For example, what if:

  • Edward Snowden is really an American disinformation agent?
  • Wikileaks is run by the Chinese Secret Service?
  • The United Nations really is plotting to subjugate the USA?

These Ideas are Crazy!

Well yes, they are, but that’s the point. Look at it this way: it’s brainstorming. Turn your inner critic off and just write those crazy ideas down – the crazier the better. Anyone can come up with an obvious idea!

Of course what these crazy ideas show is that unusual ideas aren’t that hard to come up with either. The problem is that most of them are not obviously appealing. Here’s one:

What if swans are actually alien spies?

That’s unusual, but it’s not a concept that has obvious appeal. A good writer could make it work, maybe as a comedy, but probably not many people will want to read it, however good it is.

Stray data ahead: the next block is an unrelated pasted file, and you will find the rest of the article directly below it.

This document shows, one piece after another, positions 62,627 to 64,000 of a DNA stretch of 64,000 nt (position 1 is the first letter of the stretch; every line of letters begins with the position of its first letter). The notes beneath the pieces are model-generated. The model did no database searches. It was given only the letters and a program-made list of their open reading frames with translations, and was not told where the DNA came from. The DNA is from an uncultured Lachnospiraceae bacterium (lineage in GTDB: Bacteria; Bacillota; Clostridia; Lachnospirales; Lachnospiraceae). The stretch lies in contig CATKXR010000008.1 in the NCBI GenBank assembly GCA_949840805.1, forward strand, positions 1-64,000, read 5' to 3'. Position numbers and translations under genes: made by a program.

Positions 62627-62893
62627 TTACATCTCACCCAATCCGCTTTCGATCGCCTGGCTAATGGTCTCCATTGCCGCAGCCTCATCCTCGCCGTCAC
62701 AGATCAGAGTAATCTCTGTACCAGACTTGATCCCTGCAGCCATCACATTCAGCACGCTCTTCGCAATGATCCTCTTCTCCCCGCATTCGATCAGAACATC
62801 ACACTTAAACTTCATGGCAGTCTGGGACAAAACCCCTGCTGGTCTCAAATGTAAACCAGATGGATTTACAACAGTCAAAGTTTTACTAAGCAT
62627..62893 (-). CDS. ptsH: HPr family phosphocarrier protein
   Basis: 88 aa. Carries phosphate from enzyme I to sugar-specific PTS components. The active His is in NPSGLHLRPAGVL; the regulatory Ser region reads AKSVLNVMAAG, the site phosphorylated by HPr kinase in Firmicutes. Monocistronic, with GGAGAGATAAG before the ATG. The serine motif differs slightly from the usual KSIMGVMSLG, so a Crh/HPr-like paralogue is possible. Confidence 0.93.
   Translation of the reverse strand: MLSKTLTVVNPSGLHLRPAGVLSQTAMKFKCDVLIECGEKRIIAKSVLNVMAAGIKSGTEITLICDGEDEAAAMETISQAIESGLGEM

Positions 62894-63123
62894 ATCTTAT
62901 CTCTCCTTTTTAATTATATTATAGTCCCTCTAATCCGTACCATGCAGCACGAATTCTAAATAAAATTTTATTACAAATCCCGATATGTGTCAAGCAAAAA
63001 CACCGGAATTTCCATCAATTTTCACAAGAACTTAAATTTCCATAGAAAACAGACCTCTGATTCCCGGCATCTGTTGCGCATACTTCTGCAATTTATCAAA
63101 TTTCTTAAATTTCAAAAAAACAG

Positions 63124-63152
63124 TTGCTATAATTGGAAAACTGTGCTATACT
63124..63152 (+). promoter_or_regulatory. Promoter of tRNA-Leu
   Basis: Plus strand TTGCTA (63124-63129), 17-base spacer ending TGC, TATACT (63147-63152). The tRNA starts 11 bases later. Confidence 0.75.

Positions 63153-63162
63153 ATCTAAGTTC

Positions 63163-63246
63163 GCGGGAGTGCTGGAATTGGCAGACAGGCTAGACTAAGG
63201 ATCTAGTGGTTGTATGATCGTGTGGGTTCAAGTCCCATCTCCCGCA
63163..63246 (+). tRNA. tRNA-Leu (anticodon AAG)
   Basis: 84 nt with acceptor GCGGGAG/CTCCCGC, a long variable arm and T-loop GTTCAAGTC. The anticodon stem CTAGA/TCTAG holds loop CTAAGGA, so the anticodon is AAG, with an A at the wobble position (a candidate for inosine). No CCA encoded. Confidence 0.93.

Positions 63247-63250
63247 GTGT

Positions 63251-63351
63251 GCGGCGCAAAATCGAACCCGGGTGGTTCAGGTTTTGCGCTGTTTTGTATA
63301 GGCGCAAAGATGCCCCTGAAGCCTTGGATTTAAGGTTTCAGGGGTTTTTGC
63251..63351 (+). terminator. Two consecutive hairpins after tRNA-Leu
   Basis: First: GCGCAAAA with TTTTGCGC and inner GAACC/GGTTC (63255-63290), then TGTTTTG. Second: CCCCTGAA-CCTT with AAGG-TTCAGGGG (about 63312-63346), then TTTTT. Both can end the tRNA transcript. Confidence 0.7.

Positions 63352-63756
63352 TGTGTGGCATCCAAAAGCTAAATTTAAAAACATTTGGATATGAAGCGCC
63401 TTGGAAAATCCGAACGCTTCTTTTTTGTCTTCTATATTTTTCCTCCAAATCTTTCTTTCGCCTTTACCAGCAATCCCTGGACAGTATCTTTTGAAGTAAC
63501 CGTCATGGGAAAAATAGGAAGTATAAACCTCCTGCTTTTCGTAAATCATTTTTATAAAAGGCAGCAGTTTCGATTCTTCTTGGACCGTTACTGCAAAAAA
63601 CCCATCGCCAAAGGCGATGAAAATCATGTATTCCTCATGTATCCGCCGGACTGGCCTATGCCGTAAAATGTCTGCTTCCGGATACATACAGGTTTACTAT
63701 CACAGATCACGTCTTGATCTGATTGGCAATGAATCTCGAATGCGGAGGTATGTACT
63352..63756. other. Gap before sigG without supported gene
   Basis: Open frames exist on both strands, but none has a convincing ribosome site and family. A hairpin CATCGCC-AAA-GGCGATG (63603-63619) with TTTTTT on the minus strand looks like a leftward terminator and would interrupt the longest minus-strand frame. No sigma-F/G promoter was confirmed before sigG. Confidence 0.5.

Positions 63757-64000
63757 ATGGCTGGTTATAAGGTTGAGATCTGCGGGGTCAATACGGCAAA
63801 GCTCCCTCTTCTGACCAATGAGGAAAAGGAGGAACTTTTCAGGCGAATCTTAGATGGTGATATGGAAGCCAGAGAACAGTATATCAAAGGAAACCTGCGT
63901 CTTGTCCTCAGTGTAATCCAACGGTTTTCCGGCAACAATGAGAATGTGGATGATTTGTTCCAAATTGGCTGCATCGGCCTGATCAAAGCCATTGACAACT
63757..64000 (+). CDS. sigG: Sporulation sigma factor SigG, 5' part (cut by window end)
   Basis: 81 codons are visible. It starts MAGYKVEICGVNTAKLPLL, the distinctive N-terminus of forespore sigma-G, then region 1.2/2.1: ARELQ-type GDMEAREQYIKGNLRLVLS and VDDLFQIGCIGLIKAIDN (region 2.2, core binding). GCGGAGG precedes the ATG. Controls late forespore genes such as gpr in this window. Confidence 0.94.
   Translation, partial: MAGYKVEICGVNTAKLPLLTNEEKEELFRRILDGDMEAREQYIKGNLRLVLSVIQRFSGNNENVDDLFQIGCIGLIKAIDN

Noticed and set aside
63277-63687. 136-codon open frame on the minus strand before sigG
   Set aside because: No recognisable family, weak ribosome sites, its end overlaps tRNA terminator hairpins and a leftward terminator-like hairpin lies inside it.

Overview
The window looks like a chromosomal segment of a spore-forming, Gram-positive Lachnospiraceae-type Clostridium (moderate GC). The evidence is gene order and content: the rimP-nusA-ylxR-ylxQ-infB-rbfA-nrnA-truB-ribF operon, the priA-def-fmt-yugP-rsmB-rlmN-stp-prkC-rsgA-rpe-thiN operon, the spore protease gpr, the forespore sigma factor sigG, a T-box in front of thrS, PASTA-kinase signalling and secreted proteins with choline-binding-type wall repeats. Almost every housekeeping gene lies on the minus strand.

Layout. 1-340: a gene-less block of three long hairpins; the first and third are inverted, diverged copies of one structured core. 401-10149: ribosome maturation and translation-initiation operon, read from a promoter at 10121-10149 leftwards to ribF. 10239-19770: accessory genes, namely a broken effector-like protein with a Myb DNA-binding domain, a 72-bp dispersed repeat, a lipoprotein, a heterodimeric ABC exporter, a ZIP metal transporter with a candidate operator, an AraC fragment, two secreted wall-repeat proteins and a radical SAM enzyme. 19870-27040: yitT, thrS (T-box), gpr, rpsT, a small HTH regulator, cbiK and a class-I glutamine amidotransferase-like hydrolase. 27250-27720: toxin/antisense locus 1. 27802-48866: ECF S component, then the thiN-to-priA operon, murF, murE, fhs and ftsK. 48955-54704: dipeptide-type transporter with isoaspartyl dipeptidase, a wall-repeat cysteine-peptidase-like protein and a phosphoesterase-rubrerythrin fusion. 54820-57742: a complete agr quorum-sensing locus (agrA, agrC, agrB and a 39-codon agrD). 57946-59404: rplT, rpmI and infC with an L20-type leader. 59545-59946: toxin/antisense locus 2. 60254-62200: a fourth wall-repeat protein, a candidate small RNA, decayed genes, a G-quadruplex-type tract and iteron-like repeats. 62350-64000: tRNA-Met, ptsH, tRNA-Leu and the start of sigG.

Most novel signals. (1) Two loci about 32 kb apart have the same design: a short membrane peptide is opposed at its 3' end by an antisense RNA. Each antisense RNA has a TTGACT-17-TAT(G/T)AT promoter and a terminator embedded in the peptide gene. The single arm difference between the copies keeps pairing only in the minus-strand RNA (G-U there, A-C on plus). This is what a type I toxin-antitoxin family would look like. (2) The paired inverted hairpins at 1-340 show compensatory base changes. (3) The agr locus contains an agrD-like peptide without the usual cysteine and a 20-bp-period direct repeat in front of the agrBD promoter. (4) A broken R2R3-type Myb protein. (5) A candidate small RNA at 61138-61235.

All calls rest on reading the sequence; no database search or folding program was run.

A lot of the plot ideas you come up with are likely to be like that. They would go in the Cult (unusual, but not obvious) box on the diagram. Maybe you can make them work, who knows?

But the best thing is to keep brainstorming and putting crazy ideas together until one clicks and you think “actually that one might go places”.

I’d read that!

Now you need to make sure you can explain the concept as simply as possible, so that the attraction is obvious. The aim is to be able to tell people what your high concept is and they will say “I’d read that.” without any more explanation.

So, make your high concept as short and simple as possible; imagine every word reduces your chance of success by 10%.

How High Concept Sold My Novel

I know it’s possible to use high concept to sell your novel because it happened to me.

When I was defining the High Concept that became A Kill in the Morning I started off with:

A British spy goes to Germany for revenge and discovers a doomsday weapon.

Thirteen words. If each word cut my chance of success by 10% I would never sell my novel.

So I analysed the idea. Here were some things I thought as I analysed: